Citrus cutworm—Xylomyges curialis
Citrus cutworms may be pale green in the young larvae or pinkish and brown in mature ones, but there
is always a white stripe on each side of the body on older larvae. The skin appears smooth to the naked
eye; it never has conspicuous hairs or tubercles. When older larvae are disturbed, they curl up and drop
to the ground. Adult moths are gray.
Identification of species | Life cycle
Larvae feed on leaves, blossoms, or fruit. Young larvae feed mostly on the edges of tender leaves; older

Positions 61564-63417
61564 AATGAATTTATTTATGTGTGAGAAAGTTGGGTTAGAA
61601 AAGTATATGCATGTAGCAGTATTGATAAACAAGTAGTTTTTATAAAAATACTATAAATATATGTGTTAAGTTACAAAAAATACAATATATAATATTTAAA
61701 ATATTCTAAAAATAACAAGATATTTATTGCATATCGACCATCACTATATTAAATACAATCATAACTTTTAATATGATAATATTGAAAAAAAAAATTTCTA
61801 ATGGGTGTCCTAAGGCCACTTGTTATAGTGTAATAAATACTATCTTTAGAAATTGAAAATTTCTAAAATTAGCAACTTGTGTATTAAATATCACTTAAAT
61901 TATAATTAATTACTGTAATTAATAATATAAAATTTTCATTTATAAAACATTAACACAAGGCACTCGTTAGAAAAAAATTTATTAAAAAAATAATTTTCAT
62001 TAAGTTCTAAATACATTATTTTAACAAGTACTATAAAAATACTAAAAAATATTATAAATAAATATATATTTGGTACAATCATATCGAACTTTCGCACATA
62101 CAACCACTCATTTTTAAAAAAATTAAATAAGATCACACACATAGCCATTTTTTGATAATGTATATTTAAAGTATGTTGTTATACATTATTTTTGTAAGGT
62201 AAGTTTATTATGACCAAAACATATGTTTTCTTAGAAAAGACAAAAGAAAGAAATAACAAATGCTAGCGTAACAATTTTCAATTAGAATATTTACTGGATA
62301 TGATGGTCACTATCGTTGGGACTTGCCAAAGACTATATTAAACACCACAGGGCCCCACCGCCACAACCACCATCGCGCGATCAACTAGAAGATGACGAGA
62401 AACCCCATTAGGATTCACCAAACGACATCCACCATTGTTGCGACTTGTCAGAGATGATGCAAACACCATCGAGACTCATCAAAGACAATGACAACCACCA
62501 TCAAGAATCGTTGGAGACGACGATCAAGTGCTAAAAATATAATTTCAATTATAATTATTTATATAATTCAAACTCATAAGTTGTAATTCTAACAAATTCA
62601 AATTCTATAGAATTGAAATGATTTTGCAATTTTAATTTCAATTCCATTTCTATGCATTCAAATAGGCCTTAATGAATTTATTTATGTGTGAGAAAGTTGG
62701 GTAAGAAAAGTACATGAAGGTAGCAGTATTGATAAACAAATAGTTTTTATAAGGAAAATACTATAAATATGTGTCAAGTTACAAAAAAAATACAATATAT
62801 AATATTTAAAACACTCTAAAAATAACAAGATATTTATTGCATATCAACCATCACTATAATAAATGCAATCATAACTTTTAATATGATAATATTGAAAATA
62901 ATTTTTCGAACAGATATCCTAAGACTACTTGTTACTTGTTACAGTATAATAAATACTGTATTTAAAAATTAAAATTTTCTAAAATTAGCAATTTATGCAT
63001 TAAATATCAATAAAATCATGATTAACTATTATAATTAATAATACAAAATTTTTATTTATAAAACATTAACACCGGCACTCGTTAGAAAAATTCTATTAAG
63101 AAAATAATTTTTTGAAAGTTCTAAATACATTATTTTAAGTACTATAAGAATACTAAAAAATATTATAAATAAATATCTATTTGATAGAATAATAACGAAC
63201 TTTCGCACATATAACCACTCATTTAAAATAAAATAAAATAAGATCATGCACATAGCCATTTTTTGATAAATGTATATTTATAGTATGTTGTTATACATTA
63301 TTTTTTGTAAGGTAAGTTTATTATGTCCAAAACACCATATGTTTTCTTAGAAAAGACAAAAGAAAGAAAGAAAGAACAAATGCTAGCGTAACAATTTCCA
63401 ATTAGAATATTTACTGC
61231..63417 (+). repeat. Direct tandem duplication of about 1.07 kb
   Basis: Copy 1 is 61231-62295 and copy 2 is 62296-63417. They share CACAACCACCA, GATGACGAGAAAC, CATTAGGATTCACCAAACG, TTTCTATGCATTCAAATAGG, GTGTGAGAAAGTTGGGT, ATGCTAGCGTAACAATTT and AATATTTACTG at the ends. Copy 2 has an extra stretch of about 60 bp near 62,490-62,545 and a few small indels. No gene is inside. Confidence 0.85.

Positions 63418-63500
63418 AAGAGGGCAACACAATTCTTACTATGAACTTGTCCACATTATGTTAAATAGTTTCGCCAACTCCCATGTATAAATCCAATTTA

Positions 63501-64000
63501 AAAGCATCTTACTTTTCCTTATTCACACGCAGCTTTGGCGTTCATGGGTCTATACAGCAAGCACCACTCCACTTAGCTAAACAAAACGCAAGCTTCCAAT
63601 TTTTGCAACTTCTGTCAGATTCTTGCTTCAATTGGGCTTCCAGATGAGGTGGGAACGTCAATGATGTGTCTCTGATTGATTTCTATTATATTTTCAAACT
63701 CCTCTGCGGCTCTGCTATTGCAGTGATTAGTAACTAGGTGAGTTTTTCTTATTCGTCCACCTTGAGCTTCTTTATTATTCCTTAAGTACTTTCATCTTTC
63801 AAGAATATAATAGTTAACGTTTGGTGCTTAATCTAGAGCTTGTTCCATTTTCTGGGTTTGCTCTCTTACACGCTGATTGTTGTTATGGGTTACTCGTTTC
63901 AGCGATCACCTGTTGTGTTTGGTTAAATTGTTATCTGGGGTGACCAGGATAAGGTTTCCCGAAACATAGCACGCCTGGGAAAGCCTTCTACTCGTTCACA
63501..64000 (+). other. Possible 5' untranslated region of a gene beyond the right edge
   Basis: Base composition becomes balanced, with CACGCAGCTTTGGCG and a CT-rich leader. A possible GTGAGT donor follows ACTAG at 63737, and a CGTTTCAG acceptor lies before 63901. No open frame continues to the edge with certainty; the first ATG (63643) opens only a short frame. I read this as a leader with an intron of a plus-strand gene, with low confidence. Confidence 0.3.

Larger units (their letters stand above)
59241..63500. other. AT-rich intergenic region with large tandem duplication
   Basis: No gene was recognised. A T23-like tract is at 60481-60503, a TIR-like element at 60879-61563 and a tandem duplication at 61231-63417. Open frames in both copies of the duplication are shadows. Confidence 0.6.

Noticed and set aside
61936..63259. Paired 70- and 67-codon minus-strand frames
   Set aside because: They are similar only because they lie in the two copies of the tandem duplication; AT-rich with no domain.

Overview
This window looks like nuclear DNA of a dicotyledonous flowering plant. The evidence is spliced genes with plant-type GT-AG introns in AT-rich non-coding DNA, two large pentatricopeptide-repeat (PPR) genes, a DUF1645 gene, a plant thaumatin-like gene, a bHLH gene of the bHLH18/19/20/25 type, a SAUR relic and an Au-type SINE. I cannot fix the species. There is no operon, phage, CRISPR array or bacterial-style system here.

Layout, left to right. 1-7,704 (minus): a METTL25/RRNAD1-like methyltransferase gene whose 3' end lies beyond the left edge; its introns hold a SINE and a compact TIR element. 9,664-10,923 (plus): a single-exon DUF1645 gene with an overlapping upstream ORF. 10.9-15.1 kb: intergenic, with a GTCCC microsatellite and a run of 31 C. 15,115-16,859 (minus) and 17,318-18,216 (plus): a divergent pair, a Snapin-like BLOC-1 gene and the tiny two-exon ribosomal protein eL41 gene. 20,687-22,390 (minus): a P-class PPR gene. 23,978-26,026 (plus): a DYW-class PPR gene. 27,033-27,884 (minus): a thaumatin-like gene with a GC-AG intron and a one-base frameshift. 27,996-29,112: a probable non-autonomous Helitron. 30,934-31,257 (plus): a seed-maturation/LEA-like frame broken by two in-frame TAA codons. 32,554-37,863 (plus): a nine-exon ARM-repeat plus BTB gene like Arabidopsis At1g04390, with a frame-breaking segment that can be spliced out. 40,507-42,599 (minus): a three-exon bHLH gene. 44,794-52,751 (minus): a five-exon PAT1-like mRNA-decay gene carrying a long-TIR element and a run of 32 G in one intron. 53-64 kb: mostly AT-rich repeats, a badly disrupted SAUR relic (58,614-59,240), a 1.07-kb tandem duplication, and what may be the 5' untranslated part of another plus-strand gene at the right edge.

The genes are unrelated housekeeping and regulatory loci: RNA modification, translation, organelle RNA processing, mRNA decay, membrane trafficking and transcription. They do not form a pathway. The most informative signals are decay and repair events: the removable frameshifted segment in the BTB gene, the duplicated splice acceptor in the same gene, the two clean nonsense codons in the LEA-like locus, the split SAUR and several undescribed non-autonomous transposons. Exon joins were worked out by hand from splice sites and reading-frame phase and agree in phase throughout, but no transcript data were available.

larvae eat holes through leaves and blossoms and into fruit.
Natural enemies attack cutworm
larvae and are highly effective in reducing the next year's
population. Applications of Bacillus
thuringiensis or spinosad are effective when caterpillars
larva and damage to blossoms
cutworm larva feeding on leaf surface